The court's action runs counter to federal efforts to encourage people to drive less and telecommute more, Goluboff said.

The decision "comes at a particularly important time because interest in telecommuting is significantly heightened because of high gas prices, the threat of short fuel supplies and also the potential threat of an avian flu pandemic," she said.

The Telecommuter Tax Fairness Act, reintroduced in the Senate in May, would protect telecommuters from double taxation. The bill is in committee and not yet scheduled for a vote, said a spokeswoman for Sen. Christopher Dodd, a Democrat from Connecticut.

"Congress can resolve this tomorrow. Congress has the power; there's no question," said Walter Hellerstein, a law professor at University of Georgia and author of books on state taxation.

Hellerstein said he could understand why the Supreme Court didn't want to consider the matter. "Where does a telecommuter earn his income? That's a pretty hard question" to answer, he said.

16 comments

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So what does this mean for 1099-ers?
Does this article only apply to actual, factual W-2 receiving
employees? This law probably wouldnt apply to me (thank
goodness) because Im in Indiana and, by pure coincidence, my
company has an office here (only one, but hopefully thats good
enough!), but what about my colleagues that telecommute from
New York or Arizona? For that matter, what about the guy from
the Ukraine? (Okay, if youre in the Ukraine and making US
wages, maybe you should have to pay some US taxes, but where
does it end?)

This is a scary situation, IMHO&.
Posted by the Otter (247 comments )
Reply Link Flag
Not sure about 1099-ers ...
... tho they normally get taxed in the state in which they are located, or organized.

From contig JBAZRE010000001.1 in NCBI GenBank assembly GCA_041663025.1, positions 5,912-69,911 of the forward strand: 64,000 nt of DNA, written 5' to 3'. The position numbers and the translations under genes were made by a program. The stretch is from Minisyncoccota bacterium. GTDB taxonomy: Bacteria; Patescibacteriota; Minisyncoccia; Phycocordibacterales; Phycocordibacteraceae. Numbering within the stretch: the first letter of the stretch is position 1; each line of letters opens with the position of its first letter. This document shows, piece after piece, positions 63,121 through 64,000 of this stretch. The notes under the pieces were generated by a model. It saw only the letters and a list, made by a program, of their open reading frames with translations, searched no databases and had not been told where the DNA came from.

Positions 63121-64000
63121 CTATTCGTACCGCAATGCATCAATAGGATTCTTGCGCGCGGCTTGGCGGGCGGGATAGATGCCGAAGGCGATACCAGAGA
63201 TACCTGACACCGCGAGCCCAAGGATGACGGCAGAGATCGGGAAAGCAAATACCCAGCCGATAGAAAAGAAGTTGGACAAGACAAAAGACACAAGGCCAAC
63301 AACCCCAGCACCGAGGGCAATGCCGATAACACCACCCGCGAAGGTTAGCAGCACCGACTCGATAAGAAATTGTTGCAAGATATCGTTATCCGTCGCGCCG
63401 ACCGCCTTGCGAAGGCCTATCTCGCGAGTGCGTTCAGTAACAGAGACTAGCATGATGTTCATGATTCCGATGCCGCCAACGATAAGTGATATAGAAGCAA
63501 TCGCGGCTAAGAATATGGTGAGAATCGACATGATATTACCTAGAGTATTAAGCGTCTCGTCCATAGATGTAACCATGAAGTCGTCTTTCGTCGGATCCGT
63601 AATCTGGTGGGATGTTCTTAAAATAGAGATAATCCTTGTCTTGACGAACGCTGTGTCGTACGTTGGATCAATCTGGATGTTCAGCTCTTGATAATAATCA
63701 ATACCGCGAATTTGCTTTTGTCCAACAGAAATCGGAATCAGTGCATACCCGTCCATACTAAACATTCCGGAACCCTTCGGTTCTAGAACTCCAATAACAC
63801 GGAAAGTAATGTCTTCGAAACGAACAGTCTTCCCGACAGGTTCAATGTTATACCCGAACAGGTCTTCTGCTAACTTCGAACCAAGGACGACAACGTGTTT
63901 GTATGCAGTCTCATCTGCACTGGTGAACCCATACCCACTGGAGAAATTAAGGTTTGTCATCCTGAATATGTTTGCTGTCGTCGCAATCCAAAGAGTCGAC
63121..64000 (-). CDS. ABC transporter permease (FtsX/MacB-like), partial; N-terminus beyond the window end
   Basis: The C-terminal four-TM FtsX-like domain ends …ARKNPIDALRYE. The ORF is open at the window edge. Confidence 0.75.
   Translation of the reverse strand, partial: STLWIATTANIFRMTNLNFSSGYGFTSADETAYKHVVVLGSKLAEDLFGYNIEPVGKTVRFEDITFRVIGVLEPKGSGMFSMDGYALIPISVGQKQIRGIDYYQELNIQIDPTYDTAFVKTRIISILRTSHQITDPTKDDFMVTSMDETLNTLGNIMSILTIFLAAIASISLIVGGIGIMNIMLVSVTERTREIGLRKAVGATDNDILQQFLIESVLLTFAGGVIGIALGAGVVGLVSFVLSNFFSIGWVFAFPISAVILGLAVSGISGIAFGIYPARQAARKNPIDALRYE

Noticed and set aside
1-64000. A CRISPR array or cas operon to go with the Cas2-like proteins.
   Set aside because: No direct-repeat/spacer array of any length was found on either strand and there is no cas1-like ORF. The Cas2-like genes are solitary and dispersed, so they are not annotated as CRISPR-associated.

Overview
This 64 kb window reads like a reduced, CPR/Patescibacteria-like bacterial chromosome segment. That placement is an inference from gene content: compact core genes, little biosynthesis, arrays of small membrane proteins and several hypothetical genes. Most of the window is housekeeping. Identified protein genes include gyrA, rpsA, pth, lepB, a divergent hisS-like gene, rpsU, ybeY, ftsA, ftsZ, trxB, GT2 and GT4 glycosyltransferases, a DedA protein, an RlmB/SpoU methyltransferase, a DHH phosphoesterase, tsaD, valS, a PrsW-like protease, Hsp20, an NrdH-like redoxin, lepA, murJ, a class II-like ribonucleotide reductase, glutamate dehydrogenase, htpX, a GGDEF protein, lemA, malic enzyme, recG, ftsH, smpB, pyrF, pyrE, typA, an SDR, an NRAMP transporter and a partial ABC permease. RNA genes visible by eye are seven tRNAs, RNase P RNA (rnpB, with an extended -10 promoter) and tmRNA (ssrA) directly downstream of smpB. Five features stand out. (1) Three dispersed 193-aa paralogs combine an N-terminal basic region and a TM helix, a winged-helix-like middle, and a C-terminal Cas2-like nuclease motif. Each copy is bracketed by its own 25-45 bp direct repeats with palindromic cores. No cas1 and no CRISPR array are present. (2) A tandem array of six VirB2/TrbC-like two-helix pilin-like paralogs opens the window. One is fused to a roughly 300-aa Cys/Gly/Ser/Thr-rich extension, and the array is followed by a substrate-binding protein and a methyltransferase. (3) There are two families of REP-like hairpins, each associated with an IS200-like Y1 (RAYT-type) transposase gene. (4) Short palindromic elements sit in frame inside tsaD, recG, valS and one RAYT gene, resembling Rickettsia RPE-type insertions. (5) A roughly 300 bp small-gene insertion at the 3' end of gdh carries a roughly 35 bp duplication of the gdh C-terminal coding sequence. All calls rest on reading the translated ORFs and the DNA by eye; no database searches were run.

I make 100% of my income in Ohio, but I'm sure if New York could figure out a way to tax my income, while denying me the opportunity to vote in New York elections, they would get `er done.
Posted by Too Old For IT (351 comments )
Link Flag
1099er's Aren't Employees--Usually
1099er's aren't employees. unless they are. that is, if you're an employee you should be receiving a w-2. if you're a contractor, then a 1099. if you're reclassified as an employee (an occasional irs action when they feel that contractor status is being used to avoid taxes), then you're an employee and the form that reported your income doesn't matter. you're an employee and will be treated like one by federal and state tax officials. however, if you are reclassified as an employee, you'll have plenty of other financial considerations to keep you busy (you're now entitled to certain benefits such as employer retirement plan, your sep-ira/401k may not be legal, the employer will have to pay back social security payments while you're entitle to a refund on what you paid, etc).

anyway, i'm no tax lawyer, so please take the preceding with a big grain of salt.

mark d.
Posted by markdoiron (1138 comments )
Link Flag
What about 1099's
The best way to avoid this decision is to start a home-based corporation which then contracts with the company that you do business with and enjoy the full tax benefits of being incorporated.
Posted by (3 comments )
Link Flag
Form your own corporation to avoid this problem
If you form your own corporation outside of New York, and bill your employer, you may be able to avoid NY taxation AND enjoy the benefits of owning your own corporation.

If you do this, be sure the price you negotiate with your employer takes into account the fact that the employer will not be paying their half of the employment taxes on your wages. Neither will they be paying your benefits. I would add at least 25% to your salary if you worked for a large firm.

Then your company can split your income. 1/2 to be paid as salary (taxable for employment taxes - FICA) and 1/2 as S-distributions that are only taxed as income (not wages). The split here must be reasonable. Talk to your accountant. It can mean significant savings at tax time.

Alan Coffey
Delaware Intercorp, inc.
Posted by (3 comments )
Link Flag
Telecommuters: Beware the tax man
New York legislators are going to drive business out of their state. We are talking about telecommuters. How difficult would it be to set up a router in another state, with the lowest tax, and base the business for telecommuters out of that state!